8 Steps to Forgiveness

8 Steps to Forgiveness – When It’s Time to Move On

Whether it’s feelings of being rejected, ridiculed or betrayed we have all experienced, at some time in our life, the pain of being let down by someone we liked, loved or trusted.

Once we have gone through the shock and swell of emotions, we are faced with a new challenge  – to hold on to the pain or to let it go.

Holding on to painful memories and negative emotions can have harmful consequences to our inner life causing us to feel stuck, anxious or depressed.

When we continue to run the event in our mind, we are letting our unconscious think that more bad things keep happening to us and we continue to relive the pain.  By residing in emotions such as resentment, revenge, and anger, we can cause more harm to ourselves as research has shown these feelings can have detrimental effects on our physical and emotional health

When we choose to let go, we experience forgiveness.

Forgiveness is about making a conscious decision to acknowledge the event as it happened, not as you think it should have happened and to release the negative and resentful emotions you have towards the person who hurt you.

Forgiveness doesn’t mean you have to forget or pretend that it didn’t happen.  Nor does it mean that you become numb to your emotions or feel bad or wrong about being hurt.  Forgiveness doesn’t mean that you are condoning or making excuses for the other person’s actions.

When you choose to forgive you are doing something for yourself.  You are letting go of the painful emotions, and giving yourself a chance to heal your wounds.  By engaging in forgiveness, you can acknowledge you’re suffering without letting it define who you are, and can move forward without being anchored to the past.

Forgiveness is a process that we go through to understand the impact the event had on our lives.  Before we can start the journey of forgiveness, we must be willing to forgive; here is an 8-step forgiveness exercise that has helped me find peace.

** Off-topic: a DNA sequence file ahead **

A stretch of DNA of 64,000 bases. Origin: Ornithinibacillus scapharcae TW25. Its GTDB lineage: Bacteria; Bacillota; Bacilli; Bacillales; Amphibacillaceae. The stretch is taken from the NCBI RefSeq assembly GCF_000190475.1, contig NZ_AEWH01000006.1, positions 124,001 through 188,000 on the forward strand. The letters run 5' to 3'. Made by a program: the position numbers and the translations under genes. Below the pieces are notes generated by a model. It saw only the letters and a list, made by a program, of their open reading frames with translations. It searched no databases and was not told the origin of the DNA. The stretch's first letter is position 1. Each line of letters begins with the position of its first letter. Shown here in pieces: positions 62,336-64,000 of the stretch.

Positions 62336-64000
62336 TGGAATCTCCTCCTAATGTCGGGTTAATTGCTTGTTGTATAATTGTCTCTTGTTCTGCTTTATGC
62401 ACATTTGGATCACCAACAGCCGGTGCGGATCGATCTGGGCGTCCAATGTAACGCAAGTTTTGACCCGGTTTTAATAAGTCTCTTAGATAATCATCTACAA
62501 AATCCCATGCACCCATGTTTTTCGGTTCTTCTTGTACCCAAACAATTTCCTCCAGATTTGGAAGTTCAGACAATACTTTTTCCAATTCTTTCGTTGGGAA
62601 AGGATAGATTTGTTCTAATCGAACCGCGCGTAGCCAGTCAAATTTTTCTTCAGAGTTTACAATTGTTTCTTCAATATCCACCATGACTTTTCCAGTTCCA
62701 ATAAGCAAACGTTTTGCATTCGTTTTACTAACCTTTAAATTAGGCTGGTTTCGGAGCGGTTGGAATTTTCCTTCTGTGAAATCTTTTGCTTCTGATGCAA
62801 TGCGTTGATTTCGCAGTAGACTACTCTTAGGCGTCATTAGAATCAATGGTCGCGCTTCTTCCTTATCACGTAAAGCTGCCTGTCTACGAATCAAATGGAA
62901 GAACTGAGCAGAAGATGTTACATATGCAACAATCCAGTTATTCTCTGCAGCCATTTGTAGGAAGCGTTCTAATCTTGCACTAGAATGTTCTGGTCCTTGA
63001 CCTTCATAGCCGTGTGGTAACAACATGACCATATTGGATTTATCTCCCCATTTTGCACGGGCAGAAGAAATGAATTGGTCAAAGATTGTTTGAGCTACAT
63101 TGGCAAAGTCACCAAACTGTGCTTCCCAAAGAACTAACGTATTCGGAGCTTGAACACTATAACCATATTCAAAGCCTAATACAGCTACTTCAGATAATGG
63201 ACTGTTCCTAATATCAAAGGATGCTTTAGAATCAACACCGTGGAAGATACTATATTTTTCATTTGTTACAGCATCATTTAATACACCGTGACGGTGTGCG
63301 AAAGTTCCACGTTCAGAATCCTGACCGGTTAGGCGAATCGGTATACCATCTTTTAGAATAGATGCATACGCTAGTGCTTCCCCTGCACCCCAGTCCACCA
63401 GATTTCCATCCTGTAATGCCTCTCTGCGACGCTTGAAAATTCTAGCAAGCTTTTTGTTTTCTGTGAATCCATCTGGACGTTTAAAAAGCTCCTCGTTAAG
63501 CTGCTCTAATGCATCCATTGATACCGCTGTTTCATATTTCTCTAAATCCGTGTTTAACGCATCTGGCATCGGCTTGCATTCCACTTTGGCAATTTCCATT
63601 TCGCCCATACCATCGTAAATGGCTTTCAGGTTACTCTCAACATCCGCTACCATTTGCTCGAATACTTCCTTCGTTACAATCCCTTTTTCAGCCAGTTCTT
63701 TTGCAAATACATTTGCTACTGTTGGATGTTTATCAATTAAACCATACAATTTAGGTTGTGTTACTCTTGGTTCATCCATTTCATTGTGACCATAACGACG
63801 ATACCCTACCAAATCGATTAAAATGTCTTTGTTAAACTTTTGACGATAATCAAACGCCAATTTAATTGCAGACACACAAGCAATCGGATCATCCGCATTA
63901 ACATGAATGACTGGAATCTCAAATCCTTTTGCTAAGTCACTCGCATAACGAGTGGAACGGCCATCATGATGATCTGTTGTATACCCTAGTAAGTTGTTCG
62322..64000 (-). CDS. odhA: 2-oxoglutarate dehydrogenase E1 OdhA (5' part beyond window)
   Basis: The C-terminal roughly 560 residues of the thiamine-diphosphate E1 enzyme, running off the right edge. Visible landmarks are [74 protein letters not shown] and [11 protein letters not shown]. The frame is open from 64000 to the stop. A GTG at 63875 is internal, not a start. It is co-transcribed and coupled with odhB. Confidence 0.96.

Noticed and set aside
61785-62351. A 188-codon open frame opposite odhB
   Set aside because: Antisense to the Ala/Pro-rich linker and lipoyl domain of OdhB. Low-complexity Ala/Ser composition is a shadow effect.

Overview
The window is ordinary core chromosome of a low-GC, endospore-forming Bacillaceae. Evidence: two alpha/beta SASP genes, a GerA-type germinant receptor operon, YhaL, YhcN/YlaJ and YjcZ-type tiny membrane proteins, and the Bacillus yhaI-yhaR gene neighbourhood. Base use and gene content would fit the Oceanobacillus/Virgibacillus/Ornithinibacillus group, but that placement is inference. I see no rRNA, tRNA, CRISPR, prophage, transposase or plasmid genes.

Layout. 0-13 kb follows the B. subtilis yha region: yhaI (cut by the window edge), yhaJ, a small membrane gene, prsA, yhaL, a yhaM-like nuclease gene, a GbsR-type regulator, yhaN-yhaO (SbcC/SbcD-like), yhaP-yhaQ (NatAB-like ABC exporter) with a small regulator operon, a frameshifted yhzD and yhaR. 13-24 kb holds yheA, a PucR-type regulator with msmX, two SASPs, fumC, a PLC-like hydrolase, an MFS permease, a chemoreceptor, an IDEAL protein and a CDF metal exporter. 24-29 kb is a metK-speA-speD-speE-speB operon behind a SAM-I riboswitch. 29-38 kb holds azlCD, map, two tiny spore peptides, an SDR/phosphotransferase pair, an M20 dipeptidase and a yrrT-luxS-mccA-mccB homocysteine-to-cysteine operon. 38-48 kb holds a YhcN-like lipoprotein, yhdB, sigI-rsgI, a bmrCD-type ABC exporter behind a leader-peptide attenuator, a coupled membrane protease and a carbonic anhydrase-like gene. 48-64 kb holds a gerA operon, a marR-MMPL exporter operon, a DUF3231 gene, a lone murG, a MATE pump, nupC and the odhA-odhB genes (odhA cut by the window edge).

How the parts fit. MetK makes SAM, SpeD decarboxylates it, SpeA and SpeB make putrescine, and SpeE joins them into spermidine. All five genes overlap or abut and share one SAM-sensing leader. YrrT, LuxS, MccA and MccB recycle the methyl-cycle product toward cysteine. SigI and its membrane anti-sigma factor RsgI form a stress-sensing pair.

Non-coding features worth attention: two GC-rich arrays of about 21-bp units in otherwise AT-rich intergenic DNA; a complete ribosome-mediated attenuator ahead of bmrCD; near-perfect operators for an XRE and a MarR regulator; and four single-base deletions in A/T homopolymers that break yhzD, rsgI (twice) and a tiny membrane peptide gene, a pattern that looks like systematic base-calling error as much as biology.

8 Step Forgiveness Exercise

Find a quiet place, get yourself centred and focus on your breathing

  1. Recall the incident – write down what happened and how you reacted. It’s important to accept that it did happen and acknowledge your feelings.
  2. Which part of the situation hurt you the most or what are you not willing to let go of. This might reveal an unconscious rule that you hold for yourself or others. Be partial to judgment.
  3. Take a broader perspective and think of all the possible causes that could have influenced that person who hurt you the way they did, for example, their upbringing, childhood or insecurities? This is not about making excuses for their behaviour but rather understanding that they too are human and are partial to having flaws.
  4. Ask yourself “What did I learn from this situation?” “What did I learn about my current boundaries?” Be gentle with yourself; this is not about blame but wisdom. Think about how you might want to incorporate your findings into your life to serve you in the future.
  5. Knowing what you know now – make a note of what you would do differently if the situation presented itself again.
  6. Think about how holding on to this anger or resentment is hurting you. These emotions are toxic, and there has been much research linking anger with adverse health problems.
  7. Find yourself a safe place where you can express your feelings. Write a letter to the person who hurt you. This letter is for your eyes only, so let your thoughts and feelings flow on to the page. Once you have got all your emotions out.  Tear up the letter and throw it in the rubbish, imagining yourself letting go of the hurt when you do so.
  8. Sit quietly and relax. Make a choice to disengage from the situation and reflect on the good things in your life. Whatever we focus on grows, so focus on things that you are grateful for.

Holding on to past hurts do more harm to ourselves.  When we choose to forgive and let go of the painful emotions we are giving ourselves a chance to heal and move forward in our life.

Are you finding it difficult to forgive someone?

Image: Denys Nevozhai: Unsplash

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